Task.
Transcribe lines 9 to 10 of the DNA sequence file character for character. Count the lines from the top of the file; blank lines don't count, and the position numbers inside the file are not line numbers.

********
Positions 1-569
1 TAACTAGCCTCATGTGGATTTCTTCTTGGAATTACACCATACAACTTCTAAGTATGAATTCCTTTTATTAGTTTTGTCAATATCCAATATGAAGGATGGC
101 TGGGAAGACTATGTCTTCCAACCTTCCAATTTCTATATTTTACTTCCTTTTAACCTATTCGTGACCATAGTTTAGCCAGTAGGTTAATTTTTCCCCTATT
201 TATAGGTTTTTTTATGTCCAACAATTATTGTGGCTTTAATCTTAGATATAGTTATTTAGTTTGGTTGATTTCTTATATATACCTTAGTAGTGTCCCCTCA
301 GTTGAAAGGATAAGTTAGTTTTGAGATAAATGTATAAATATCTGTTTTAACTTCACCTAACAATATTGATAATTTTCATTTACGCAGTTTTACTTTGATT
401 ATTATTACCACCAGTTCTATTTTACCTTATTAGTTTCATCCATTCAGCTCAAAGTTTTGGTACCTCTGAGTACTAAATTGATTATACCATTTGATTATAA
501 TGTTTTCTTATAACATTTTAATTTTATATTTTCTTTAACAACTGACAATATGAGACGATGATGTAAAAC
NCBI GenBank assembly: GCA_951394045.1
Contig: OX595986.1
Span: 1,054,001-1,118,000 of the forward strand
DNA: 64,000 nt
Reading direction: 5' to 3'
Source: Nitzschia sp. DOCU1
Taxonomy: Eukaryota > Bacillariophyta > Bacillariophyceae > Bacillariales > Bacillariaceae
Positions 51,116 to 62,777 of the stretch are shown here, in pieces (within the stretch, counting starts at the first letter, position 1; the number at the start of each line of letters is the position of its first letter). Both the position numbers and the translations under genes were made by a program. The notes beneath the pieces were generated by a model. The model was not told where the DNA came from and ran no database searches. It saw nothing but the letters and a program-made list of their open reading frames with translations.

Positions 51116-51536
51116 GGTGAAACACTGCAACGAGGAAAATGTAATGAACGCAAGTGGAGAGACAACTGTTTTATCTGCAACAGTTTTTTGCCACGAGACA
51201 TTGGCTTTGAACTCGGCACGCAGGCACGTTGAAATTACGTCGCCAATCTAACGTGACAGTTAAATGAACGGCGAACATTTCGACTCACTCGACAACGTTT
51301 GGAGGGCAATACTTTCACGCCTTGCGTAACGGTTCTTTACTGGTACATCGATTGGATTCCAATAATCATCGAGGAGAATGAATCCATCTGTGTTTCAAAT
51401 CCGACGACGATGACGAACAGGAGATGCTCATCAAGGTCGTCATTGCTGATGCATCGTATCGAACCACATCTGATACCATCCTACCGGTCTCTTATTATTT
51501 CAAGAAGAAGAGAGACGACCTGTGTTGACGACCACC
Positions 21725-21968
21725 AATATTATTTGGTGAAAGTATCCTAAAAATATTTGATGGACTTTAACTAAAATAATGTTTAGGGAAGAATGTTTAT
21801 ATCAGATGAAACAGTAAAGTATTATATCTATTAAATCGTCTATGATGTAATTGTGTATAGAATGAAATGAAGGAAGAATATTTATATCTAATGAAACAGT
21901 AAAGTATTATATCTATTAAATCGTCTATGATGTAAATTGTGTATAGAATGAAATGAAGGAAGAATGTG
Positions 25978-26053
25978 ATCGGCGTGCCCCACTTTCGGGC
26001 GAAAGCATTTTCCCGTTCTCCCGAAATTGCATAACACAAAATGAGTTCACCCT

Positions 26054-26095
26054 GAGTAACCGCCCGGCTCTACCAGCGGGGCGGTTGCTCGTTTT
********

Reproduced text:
Contig: OX595986.1
Span: 1,054,001-1,118,000 of the forward strand